(Cross-posted at M-Phi)
“That's the problem with false proofs of true theorems: it's not easy to produce a counterexample.”
This is a comment by Jeffrey Shallit in a post on a purported proof of Fermat’s Last Theorem. (Incidentally, the author of the purported proof comments at M-Phi occasionally.) In all its apparent simplicity, this remark raises a number of interesting philosophical questions. (Being the pedantic philosopher that I am, I'll change a bit the terminology and use the phrase 'incorrect proof' instead of 'false proof', which I take to be a category mistake.)
First of all, the remark refers to a pervasive but prima facie slightly puzzling feature of mathematical practice: mathematicians often formulate alternative proofs of theorems that have already been proved. This may appear somewhat surprising on the assumption that mathematicians are (solely) in the business of establishing (mathematical) truths; now, if a given truth, a theorem, has already been established, what is the point of going down the same road again? (Or more precisely, going to the same place by taking a different road.) This of course shows that the assumption in question is false: mathematicians are not only interested in theorems, in fact they are mostly interested in proofs. (This is one of the points of Rav’s thought-provoking paper ‘Why do we prove theorems?’)
There are several reasons why mathematicians look for new proofs of previously established theorems, and John Dawson Jr.’s excellent ‘Why do mathematicians re-prove theorems?’ discusses a number of these reasons. The original proof may be seen as too convoluted or not sufficient explanatory – ideally, a proof shows not only that P is the case, but also why P is the case (more on this below). Alternatively, the proof may rely on notions and concepts alien to the formulation and understanding of the theorem itself, giving rise to concerns of purity. Indeed, recall that Colin McLarty motivates his search for a new proof of Fermat’s Last Theorem in these terms: “Fermat’s Last Theorem is just about numbers, so it seems like we ought to be able to prove it by just talking about numbers”. This is not the case of the currently available proof by Wiles, which relies on much heavier machinery.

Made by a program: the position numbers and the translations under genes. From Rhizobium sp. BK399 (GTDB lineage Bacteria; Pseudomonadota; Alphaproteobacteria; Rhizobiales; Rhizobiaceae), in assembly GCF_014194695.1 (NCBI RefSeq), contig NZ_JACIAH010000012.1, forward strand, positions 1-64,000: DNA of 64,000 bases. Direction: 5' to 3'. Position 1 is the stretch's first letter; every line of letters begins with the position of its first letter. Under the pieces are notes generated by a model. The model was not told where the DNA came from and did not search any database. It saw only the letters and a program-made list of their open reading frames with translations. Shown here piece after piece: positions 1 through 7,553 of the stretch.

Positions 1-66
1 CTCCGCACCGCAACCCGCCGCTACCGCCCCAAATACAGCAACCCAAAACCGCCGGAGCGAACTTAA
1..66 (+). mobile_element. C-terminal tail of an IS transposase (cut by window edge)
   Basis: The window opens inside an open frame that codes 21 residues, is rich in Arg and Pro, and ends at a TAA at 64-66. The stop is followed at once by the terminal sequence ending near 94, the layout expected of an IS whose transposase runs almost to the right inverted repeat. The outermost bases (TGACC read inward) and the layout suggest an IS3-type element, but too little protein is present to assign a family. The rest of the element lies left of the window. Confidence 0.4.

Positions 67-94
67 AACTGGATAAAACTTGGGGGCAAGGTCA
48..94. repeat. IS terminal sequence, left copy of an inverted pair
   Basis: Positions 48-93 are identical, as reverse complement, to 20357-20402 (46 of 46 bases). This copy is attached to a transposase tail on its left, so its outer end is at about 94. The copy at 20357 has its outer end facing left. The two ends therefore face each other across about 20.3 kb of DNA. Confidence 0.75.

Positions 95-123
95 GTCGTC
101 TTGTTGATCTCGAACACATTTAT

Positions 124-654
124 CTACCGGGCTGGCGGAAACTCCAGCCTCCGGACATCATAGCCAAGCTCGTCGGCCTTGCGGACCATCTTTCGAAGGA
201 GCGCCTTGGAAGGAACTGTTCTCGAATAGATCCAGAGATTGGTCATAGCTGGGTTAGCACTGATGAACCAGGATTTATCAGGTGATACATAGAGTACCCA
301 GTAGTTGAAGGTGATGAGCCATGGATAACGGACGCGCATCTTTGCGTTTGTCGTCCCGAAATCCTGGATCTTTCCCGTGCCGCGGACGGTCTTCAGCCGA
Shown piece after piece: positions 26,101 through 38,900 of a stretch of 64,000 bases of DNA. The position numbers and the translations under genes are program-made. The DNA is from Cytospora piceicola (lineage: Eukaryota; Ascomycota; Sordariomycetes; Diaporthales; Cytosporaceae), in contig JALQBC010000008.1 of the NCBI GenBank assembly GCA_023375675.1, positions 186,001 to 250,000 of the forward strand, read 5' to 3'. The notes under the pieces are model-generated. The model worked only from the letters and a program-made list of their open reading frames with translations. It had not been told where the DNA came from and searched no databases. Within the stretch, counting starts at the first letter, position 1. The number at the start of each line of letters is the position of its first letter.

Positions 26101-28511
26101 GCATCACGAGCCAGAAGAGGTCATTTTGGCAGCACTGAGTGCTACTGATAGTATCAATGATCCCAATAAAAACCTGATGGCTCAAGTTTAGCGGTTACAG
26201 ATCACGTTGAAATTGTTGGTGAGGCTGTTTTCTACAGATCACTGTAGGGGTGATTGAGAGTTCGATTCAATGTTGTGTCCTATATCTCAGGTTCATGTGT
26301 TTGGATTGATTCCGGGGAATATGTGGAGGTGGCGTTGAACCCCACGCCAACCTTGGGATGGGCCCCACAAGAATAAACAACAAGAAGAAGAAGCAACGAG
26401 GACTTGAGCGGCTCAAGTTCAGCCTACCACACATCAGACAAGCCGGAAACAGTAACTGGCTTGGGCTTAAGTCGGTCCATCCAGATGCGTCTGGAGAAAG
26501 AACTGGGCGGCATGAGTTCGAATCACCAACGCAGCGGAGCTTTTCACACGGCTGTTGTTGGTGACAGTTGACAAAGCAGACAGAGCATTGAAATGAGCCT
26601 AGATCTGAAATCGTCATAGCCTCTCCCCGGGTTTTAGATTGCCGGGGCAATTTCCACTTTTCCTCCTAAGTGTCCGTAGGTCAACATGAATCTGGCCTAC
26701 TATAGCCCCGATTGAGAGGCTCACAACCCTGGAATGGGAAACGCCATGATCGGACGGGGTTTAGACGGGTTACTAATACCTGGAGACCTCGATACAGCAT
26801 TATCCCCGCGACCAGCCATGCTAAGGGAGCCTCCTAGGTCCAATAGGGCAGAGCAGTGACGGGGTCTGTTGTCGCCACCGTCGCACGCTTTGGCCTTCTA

From the point of view of the dialogical conception of proofs that I’ve been developing, as involving a proponent who wants to establish the conclusion and an opponent who seeks to block the derivation of the conclusion (see here and here), an important reason to re-prove theorems would be related to the persuasive function of proofs. Dawson does mention persuasion in his paper, but he does not adopt an explicit dialogical, multi-agent perspective:
[W]e shall take a proof to be an informal argument whose purpose is to convince those who endeavor to follow it that a certain mathematical statement is true (and, ideally, to explain why it is true). (p. 270)
(In my opinion, this is a fabulous definition of mathematical proofs, except for the fact that it is not explicitly multi-agent.) That is, a given proof, while correct, may still fail to be sufficiently convincing in this sense. I am here reminded of Smale’s original proof of the possibility of eversion of the sphere, which however did not exhibit the process through which the eversion would take place. It was only when Morin built clay models of the stages of the process that it became clear not only that a sphere can be eversed, but also how it can be eversed. (In mathematics, whys often become hows, i.e. how to construct a given entity, how to realize a given process etc.) In fact, it is now known that there are different ways of eversing the sphere.
Still within the dialogical framework, another reason to formulate alternative proofs of theorems are the different commitments and tastes of various audiences. A mathematical proof is a discourse, and even though there is an absolute sense in which a proof is or is not correct, different proofs will be more or less persuasive to different audiences. For example, this observation would explain the search for constructive as well as classical proofs of the same theorems, thus catering for different groups of potential addressees. More generally, different preferences in argumentative styles (not only in theoretical commitments as the ones separating classical and constructivist mathematicians) may also create the space for several proofs of the same theorems.
And here is a final, less ‘noble’ reason for re-proving previously established theorems: such proofs are harder to refute. The mathematician’s preferred approach to refuting a proof is to provide a counterexample, i.e. a situation or construction where the premises hold but the conclusion (the theorem) does not. Now, if providing such a counterexample were the only move available to opponent to block the inference of the conclusion by proponent (a thought that I confess to have entertained for a while), then every proof of a true theorem would be a valid proof, no matter how absurd and defective (such as the one motivating Shallit’s comment above).
This is exactly why a proof cannot be a one-step argument going directly from premises to conclusion (which is, in effect, a necessarily truth-preserving move in the case of true theorems): a proof spells out the intermediate steps, which must be individually perspicuous and explanatory – and yes, also necessarily truth-preserving. So incorrect proofs of true theorems require the additional work of delving into the details of the proof in its different steps in order to reveal where the mistake(s) lie(s) – more work, and often tedious work.
Nobody said it was easy being a mathematical opponent.